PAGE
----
- The famous 13-foot lion statue that stands at the southern end of Westminster Bridge is actually part of a pair. Originally located on top of a brewery near the Royal Festival Hall, it was moved to a pillar by the bridge, while its twin was painted gold and taken to Twickenham Stadium. They are known as the Coade Lions due to the type of stone used in their making.
- The BFI IMAX, close to Waterloo Station, boasts the largest cinematic screen in Britain, with a seating capacity of just under 500.
- The roof of the National Theatre is home to an apiary of around 60,000 bees. Set up as part of a project to promote urban greening, the insects are kept on the roof to positively inflate the declining bee population, and their honey can be bought from the National Theatre shop.
- Not many tourists stumble upon the Southbank Centre’s daily book market. Unusual for its outdoor location, the market sells a variety of antique and second-hand books, as well as maps and prints, and fortunately there is sufficient shelter from the elements to keep all wares in good condition.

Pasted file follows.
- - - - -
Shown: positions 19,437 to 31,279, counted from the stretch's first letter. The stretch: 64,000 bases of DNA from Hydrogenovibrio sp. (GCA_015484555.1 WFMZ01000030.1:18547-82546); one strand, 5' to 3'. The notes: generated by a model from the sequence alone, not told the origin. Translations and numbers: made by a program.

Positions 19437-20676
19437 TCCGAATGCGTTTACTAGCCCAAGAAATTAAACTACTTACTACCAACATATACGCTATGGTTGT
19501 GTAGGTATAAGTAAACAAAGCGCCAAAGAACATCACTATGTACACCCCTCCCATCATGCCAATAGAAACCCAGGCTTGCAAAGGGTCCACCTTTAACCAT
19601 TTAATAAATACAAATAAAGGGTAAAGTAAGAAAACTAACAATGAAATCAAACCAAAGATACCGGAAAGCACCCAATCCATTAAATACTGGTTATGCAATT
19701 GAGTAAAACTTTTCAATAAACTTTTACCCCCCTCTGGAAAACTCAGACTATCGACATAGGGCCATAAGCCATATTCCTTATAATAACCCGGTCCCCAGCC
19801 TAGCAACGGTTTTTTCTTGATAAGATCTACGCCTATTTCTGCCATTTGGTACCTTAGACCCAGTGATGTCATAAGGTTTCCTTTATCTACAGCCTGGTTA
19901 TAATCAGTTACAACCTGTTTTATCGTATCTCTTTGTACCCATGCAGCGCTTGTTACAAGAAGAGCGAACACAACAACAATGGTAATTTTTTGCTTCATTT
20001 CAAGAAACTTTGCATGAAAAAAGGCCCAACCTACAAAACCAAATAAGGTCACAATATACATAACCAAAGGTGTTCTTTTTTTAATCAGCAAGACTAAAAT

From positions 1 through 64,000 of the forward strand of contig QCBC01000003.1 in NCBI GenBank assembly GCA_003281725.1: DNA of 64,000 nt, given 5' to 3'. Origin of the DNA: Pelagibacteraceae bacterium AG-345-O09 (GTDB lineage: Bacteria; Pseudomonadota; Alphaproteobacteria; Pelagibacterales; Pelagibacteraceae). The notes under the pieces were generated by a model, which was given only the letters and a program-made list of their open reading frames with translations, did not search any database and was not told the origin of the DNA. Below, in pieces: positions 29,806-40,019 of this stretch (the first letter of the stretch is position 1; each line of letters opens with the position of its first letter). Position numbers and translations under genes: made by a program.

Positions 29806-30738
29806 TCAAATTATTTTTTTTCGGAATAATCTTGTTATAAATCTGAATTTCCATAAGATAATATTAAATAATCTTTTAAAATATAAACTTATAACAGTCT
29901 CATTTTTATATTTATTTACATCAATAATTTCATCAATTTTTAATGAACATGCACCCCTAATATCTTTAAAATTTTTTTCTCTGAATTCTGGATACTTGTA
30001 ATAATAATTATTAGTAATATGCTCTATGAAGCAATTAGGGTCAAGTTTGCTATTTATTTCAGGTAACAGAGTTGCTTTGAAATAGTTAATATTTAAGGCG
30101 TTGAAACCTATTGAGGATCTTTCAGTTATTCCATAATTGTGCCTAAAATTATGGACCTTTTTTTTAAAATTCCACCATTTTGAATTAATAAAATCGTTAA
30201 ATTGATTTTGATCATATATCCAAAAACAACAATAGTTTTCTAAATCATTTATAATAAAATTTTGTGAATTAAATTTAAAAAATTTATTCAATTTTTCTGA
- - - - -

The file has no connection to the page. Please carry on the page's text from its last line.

Cost of Living in South Bank
Due to its highly desirable location in Central London, rental prices in and around the South Bank can be relatively high. Rental costs can range from £800 to upwards of £2,000 monthly, making serviced accommodation from TheSqua.re a comparatively cheaper option for longer term residents, particularly given the many perks offered to supplement extended tenancies.
Day to day expenses tend to vary depending on the activity. Like the rest of the UK, London benefits from the NHS, meaning that huge healthcare costs are not an issue. Residents may need to pay for private or cosmetic surgery or dental care, but these will still be minimal. Dining out can range from £15 to £55, depending on the calibre of restaurant, however this can be offset by the reasonably low price of groceries and the apartments’ fully equipped kitchens. Money can also be saved on local entertainment venues, with many cinemas and theatres offering discount ticket options and membership schemes.
Things to Do in South Bank
From tourist hotspots to unique cultural attractions, there are plenty of sightseeing opportunities to be found in the area around South Bank. Here are some of the top activities in the area to help guests make the most out of their precious leisure time:
Q. What are the most popular things to do near South Bank?
Here are just a few of the many opportunities for entertainment and enjoyment to act as the cherry on top of any stay: